He said that those caught up in the Ukraine war were “peoples of Holy Russia”, pushed into “internecine strife” by outside forces, making it essential for military personnel to stand ready to lay down their lives “as the word of God testifies”.

“We are a peace-loving country and long-suffering people, who suffered from wars like few other European nations,” the Patriarch said.

“Service in the armed forces is a real feat in wartime, and this is the time we are experiencing now. It requires readiness from everyone who took the oath to defend the homeland without sparing his life. . . All our people must wake up today and understand that a special time has come, on which their historical fate may depend.”

Reacting to the sermon, Ukraine’s Religious Information Service said that the Patriarch had said nothing about Russian war crimes against civilians, and appeared to be “praising young Russians who join the army and go to kill Ukrainians”.

The leader of the independent Ukrainian Orthodox Church, Metropolitan Epiphany Dumenko, said on Monday that Patriarch Kirill had “made his choice in favour of the Antichrist. . .

“I urge those who still have him as their shepherd: open your eyes, look at the poisonous fruits of his teaching, turn away from the lawlessness, and do not be his accomplices.

“The ideology of the ‘Russian world’ [Comment, 25 March] is the same as the ideology of Nazism, because it justifies violence, murder, war, and genocide. It must therefore be rejected and condemned in the same way as Nazism.”

In a late March communiqué, the Russian Church’s governing Holy Synod named a 23-member delegation for the WCC assembly. Headed by Metropolitan Hilarion Alfeyev, the Church’s foreign-relations director, the delegation will include Metropolitan Leonid Gorbachov, the Patriarchal Exarch of the Russian Church’s two new African dioceses, who described Ukrainians in a recent social-media post as “brown scum”.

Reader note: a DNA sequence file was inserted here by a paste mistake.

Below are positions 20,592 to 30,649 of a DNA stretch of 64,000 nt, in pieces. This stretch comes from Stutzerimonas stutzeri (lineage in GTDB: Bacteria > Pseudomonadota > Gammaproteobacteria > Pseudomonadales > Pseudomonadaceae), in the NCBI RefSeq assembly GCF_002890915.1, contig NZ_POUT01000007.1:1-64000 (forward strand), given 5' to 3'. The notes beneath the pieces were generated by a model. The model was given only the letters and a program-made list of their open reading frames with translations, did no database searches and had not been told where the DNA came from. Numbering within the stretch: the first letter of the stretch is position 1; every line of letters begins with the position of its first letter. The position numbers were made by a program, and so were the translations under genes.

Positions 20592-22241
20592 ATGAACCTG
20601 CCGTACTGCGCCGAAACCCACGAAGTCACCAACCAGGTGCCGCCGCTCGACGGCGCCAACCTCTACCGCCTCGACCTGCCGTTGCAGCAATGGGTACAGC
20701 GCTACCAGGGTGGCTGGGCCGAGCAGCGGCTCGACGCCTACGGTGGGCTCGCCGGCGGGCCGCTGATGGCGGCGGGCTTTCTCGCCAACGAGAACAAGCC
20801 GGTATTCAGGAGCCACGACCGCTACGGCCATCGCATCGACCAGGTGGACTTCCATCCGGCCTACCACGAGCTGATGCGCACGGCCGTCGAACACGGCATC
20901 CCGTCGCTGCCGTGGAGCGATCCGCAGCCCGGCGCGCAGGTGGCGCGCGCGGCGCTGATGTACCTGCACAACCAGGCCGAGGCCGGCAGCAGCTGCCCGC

In a message last week, the WCC called for a ceasefire and sustained negotiations for peace, adding that the war could not be justified or tolerated from the perspective of fundamental Christian principles.

“We denounce the military aggression launched by the leadership of the Russian Federation against the people of the sovereign nation of Ukraine — we affirm the right of the people of Ukraine to defend themselves”, the message said.

“Aware that sister-churches hold different perspectives on the conflict’s root causes, we stress the importance of the WCC as the ecumenical movement’s leading instrument for sharing divergent perspectives, struggling with differences, and seeking reconciliation and unity in word and deed.”

On Thursday of last week, the Levada Center in Moscow published the results of a survey of 1632 Russian adults, which was carried out between 24 and 30 March. A total of 81 per cent of respondents said that they “definitely” or “largely” supported the actions of Russia’s armed forces in Ukraine; 14 per cent did not support them; and six per cent offered no firm opinion. 

In a birthday message on Saturday, published on the Moscow Patriarchate’s website, Patriarch Kirill praised the “courageous, selfless and responsible” work of the Russian navy’s commander-in-chief, Admiral Nikolai Yevmenov, adding that his forces, currently blockading Ukraine’s Black Sea ports, were “invariably showing valour and courage in defending the interests of the Fatherland”.